Desire unbound

The surrealists were funny, poetic and deeply transgressional all at the same time.


Graham Joyce
October 5, 2001 11:04PM (UTC)

That furry cup, when first exhibited in New York in 1936, caused an absolute sensation. Of all the surrealist art on show, this was the one that got the town talking. Well, it was a good one: funny, poetic and deeply transgressional all at the same time. It hit the spot.

After all, Meret Oppenheim's "Object," a cup, saucer and spoon covered in gazelle fur, is so surprising that its perversity is undermined by its brilliantly playful quality. And it's still funny. But is it still poetic and is it still a transgression? In the U.K. there is a television comedian called Ali G who, confounding correctness, has made it his trademark to ask serious-minded lesbians if it is "good to drink from the furry cup." Surrealism has long since found its way into the music-hall joke.

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The poetry and transgression that was so much of surrealism's anarchic force has been recruited into mainstream culture. It has been made commonplace by television and magazine merchandising, by computer games and Internet visuals, by film and MTV, by the fashion shoot. Every day the eye is subject to a thousand tiny shocks as a thousand industries compete for the eye-kick, the visual hook that will lock the consumer into product for that crucial second where the tiny -- or not so tiny -- leap of the imagination is made. And what does it better than sex? We've been educated out of the shock of surrealism, and as for the sexual frisson so central to this art movement, it sometimes seems that there isn't a lot left to surface. Unless it runs to the very dark.

Which brings us to "Desire Unbound." It is a wonderful, bulging compendium and, as the title suggests, the focus is on the sexual response. The surrealists saw desire as the hidden voice, the key to the true nature of the inner self. This brilliantly curated exhibition now open at London's Tate Modern through December (and traveling to the Metropolitan Museum of Art in New York Feb. 6 to May 12, 2002) offers a kind of essay on the unfolding nature of the artists' preoccupations with desire.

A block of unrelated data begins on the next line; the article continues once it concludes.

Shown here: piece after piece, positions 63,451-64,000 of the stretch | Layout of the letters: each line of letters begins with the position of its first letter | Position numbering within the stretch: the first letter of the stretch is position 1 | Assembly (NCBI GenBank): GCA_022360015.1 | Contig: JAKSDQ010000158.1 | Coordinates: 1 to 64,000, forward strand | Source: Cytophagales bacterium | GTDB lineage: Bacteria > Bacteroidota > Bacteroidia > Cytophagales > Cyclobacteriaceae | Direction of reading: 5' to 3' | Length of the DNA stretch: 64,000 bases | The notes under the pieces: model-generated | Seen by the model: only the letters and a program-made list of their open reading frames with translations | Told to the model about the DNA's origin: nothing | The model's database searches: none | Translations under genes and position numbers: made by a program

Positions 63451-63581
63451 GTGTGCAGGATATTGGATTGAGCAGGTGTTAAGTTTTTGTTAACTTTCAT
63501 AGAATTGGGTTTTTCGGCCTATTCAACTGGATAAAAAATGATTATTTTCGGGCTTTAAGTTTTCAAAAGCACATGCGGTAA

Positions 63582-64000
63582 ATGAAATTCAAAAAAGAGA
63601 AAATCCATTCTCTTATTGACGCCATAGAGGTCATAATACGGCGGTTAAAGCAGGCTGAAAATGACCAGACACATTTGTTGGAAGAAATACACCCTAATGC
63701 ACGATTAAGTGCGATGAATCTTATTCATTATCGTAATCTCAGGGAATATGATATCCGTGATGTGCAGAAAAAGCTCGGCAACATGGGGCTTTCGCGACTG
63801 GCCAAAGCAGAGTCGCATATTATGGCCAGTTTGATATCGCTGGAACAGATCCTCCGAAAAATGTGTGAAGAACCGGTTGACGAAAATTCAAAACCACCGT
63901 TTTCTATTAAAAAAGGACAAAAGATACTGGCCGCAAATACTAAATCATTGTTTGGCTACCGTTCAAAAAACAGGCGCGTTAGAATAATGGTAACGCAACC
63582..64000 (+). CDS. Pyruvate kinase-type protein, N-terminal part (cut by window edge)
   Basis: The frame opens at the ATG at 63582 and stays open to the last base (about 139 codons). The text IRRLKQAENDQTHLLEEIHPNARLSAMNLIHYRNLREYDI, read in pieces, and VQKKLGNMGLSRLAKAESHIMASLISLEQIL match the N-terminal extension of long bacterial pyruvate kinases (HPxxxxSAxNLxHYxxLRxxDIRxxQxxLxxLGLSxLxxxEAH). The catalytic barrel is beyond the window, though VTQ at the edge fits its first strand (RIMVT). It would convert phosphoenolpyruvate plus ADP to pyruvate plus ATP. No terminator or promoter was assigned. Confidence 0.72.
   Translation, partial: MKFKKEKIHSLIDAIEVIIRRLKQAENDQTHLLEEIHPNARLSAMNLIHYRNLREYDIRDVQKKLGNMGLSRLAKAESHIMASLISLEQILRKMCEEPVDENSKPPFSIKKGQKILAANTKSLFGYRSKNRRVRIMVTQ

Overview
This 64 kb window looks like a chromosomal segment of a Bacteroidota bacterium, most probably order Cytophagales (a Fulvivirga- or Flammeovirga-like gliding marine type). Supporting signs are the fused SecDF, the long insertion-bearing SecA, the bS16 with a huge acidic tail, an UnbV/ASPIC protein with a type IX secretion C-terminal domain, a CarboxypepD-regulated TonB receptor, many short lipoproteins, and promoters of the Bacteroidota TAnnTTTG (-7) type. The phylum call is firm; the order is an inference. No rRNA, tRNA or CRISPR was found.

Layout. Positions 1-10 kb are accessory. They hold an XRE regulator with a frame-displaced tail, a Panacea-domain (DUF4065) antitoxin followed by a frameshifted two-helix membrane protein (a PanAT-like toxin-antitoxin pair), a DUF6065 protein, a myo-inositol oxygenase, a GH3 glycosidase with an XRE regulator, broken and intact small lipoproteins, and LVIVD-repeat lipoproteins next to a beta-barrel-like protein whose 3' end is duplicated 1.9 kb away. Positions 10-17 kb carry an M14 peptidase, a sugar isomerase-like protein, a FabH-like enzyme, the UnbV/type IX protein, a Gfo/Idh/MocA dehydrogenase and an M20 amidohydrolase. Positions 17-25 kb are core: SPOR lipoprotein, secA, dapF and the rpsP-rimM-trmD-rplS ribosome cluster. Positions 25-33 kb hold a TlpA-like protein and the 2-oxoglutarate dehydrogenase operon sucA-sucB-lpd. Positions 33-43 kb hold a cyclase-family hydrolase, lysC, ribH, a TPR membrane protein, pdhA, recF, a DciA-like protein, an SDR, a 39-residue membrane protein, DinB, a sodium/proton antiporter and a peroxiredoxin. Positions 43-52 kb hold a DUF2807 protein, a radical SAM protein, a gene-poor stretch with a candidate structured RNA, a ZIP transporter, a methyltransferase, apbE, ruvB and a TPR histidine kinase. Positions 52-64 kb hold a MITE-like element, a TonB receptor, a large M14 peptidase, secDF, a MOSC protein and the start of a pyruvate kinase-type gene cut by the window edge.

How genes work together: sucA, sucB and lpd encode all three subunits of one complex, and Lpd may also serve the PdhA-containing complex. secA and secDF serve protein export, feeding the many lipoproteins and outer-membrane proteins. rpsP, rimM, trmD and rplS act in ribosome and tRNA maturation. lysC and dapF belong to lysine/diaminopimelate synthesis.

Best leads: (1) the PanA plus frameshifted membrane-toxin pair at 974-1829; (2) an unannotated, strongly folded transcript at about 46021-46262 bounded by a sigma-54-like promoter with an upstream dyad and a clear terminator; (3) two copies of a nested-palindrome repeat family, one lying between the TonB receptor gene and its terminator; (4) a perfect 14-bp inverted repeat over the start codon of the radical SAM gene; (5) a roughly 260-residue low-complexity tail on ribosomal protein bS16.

But in that there is a problem. A series of chambers, differently mooded with subtle lighting, suggest different states so that the visitor walks through a mentalistic universe. The entrance contains a spectacular hanging of that great icon of the movement, "Men Shall Know Nothing of This" by Max Ernst. The work is suspended uniquely in a black light chamber, the visitor kept at a distance, peering in, while a heartbeat throbs violently. It promises the excitement of a dream to follow, but it doesn't quite deliver. Each chamber carries an enticing label such as "The Bride Stripped Bare," "The Accommodations of Desire and Her Throat Cut," and the exhibits are conceptually grouped. But sometimes it's a bit of a stretch to go with the concept.

It's a rationalization of swinging emotional states: clever stuff, but strangely at odds with the search for the unconscious impulses and weird poetic crossovers that surrealism is all about. Maybe the designers of the exhibition were straining a little too hard here, not entirely trusting the art to do its job. In some ways the exhibition is more rewarding if you forget about the conceptual grouping and wander the moody halls making your own connections. The overintellectualization of surrealism can be a bromide. A dream interpreted is a deflated dream.

The designers have worked hard on trying to create a distortion. In the chamber called "Before the Mirror" there are two translucent mirror doorways. Curator Jennifer Mundy describes their function. "People will come in and out of focus in the mirrors because of the way the light is arranged, and that's a metaphor for desire: You want to see but you can't see. Desire involves not getting what you want as much as achieving the object of your desire. This is an example of the ways we have tried to address the irrational."

Through the distortions one can find clarity of purpose. It's great to see in this comprehensive assembly work absolutely seminal to the surrealists, like Giorgio de Chirico's mysterious painting "The Child's Brain." The story goes that Andre Breton saw this painting in a gallery window from a bus. So struck was he that he got off the bus to go and inspect it, and later bought it, displaying it prominently in his apartment for most of his life. It certainly is a painting that exudes a sense of repressed sexuality and withheld paternal love, and gloriously admits to so many interpretations that it defies reduction. The exhibition is crowded with gems.

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There are many of surrealism's greatest hits here, along with a lot more obscure material, and a considerable collection of pamphlets, publications, poetry and photographs connected with the movement. There is a copy of Robert Desnos' booklet "La Liberte ou L'amour," published in 1927 and, of course, censored. It stands open at his discourse on the Sperm Drinker's Club. A translation from the French reads: "The Sperm Drinker's Club is a vast organisation. Women are paid by it to masturbate the handsomest men throughout the world. A special brigade is dedicated to the quest for the female liqueur ... Each harvest is stored in a small phial made of crystal, glass or silver, meticulously labelled and despatched with the utmost care to Paris. The founders of the club, top occultists, met for the first time at the beginning of the Restoration (1815). And since then passed down from father to son the society has continued with the dual aegis of love and liberty."